Ken Loach will return to the Cannes Film Festival when his new film Sorry We Missed You premieres in competition.
The British director’s last feature film – I, Daniel Blake – won the prestigious Palme d’Or prize at the French festival in 2016.
His latest offering, starring Kris Hitchen and Debbie Honeywood, follows a hard-up delivery driver and his wife struggling to get by in modern-day England.
It is one of two films supported by the British Film Institute with National Lottery funding to compete at the festival.
The other is Little Joe, starring Ben Whishaw and Emily Beecham and helmed by Jessica Hausner, one of four female directors with films in the 18-strong competition at the festival.
There are a total of 13 films directed by women in the official selection of the festival.
The festival has previously confirmed it will open with a screening of Jim Jarmusch’s zombie comedy The Dead Don’t Die, which features Iggy Pop, Selena Gomez and Tom Waits.
Other high-profile films in the line-up include Terrence Malick’s A Hidden Life and Pedro Almodovar’s Pain And Glory, as well as Xavier Dolan’s Matthias And Maxime.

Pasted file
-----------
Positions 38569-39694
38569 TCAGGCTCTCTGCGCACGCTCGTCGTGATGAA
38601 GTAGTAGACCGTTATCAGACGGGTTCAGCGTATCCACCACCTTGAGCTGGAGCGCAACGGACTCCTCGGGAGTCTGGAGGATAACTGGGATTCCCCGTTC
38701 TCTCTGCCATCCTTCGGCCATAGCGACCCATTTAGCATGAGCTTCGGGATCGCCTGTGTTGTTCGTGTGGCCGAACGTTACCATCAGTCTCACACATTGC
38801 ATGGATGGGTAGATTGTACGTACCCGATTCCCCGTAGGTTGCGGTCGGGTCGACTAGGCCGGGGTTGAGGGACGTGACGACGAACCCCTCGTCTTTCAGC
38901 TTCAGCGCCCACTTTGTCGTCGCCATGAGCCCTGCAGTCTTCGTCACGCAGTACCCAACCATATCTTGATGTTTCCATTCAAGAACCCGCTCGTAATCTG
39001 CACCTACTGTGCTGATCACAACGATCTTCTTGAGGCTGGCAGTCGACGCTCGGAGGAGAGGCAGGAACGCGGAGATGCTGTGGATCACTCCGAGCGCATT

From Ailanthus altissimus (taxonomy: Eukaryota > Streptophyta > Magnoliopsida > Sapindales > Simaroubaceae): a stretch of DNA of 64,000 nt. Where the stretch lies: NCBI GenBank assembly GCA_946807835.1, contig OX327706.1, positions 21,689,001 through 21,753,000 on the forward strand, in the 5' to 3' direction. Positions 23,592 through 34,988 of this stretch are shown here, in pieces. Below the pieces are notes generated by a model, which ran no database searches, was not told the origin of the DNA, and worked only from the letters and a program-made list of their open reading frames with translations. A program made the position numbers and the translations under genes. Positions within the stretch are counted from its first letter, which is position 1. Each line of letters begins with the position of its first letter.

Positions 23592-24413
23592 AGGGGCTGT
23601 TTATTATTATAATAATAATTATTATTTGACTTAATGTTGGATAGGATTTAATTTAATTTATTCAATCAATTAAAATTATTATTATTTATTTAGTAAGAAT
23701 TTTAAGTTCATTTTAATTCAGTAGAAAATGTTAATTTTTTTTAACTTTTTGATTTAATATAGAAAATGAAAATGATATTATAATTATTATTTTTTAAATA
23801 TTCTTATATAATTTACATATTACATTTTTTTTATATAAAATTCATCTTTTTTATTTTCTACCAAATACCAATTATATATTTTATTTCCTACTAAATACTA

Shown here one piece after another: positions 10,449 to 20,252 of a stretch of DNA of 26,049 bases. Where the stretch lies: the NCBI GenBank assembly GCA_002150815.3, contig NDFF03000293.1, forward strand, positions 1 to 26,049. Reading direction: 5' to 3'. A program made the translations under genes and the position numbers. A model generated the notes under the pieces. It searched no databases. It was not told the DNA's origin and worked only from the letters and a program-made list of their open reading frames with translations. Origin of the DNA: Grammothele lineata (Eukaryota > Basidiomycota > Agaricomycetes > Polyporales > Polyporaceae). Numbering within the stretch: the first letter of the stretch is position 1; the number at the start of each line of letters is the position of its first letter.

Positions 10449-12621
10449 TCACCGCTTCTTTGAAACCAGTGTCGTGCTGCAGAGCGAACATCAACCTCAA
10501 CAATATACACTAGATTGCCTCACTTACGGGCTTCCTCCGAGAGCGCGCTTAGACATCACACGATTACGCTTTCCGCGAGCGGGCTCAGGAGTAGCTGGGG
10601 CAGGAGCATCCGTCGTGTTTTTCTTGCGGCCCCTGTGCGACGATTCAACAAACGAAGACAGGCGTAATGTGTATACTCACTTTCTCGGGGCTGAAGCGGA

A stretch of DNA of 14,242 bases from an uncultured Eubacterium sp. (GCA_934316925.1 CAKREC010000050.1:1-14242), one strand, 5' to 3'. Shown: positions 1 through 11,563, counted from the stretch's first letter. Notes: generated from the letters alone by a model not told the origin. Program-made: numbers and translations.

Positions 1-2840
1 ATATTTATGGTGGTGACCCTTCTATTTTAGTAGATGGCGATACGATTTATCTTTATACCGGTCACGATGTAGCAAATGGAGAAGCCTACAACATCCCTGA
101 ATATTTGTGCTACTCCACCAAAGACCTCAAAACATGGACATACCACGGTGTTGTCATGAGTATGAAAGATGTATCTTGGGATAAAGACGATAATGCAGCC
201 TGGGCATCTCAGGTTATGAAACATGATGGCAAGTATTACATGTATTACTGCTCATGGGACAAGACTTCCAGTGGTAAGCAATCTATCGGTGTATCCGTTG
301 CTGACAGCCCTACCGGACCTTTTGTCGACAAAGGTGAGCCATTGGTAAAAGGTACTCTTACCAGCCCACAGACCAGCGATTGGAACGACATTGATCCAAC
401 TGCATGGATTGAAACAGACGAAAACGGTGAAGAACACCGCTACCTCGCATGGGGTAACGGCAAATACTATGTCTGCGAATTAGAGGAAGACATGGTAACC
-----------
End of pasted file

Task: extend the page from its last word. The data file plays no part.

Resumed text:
The festival will also showcase the first two episodes of Too Old To Die Young, director Nicolas Winding Refn’s series for Amazon Prime starring Miles Teller, out of competition.
Notably absent from the line-up is Quentin Tarantino’s Once Upon A Time In Hollywood, starring Brad Pitt and Leonardo DiCaprio, which was widely expected to debut at the festival.
However, it could still be added at a later date.
Rocketman, a biopic of Sir Elton John starring Taron Egerton and Richard Madden, will also screen out of competition at the festival, as will Asif Kapadia’s film about Diego Maradona.